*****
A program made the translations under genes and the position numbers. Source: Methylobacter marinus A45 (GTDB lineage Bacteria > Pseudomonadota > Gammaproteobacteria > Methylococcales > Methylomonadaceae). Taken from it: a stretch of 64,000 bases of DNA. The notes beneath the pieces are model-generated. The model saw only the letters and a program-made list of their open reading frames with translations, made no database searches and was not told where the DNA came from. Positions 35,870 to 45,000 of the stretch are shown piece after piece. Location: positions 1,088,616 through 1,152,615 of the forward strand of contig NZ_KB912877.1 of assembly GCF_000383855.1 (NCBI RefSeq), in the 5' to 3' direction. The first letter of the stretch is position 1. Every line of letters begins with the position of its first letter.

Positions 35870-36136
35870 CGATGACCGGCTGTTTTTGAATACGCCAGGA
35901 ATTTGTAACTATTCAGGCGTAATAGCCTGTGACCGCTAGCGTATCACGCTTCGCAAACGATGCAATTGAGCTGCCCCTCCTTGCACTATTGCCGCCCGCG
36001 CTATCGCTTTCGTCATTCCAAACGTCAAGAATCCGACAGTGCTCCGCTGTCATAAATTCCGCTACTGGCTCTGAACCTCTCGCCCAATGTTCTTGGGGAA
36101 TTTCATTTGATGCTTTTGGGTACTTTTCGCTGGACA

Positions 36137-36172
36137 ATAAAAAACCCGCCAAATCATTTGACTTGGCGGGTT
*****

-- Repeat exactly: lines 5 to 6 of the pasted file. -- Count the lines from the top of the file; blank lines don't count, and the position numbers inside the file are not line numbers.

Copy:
36001 CTATCGCTTTCGTCATTCCAAACGTCAAGAATCCGACAGTGCTCCGCTGTCATAAATTCCGCTACTGGCTCTGAACCTCTCGCCCAATGTTCTTGGGGAA
36101 TTTCATTTGATGCTTTTGGGTACTTTTCGCTGGACA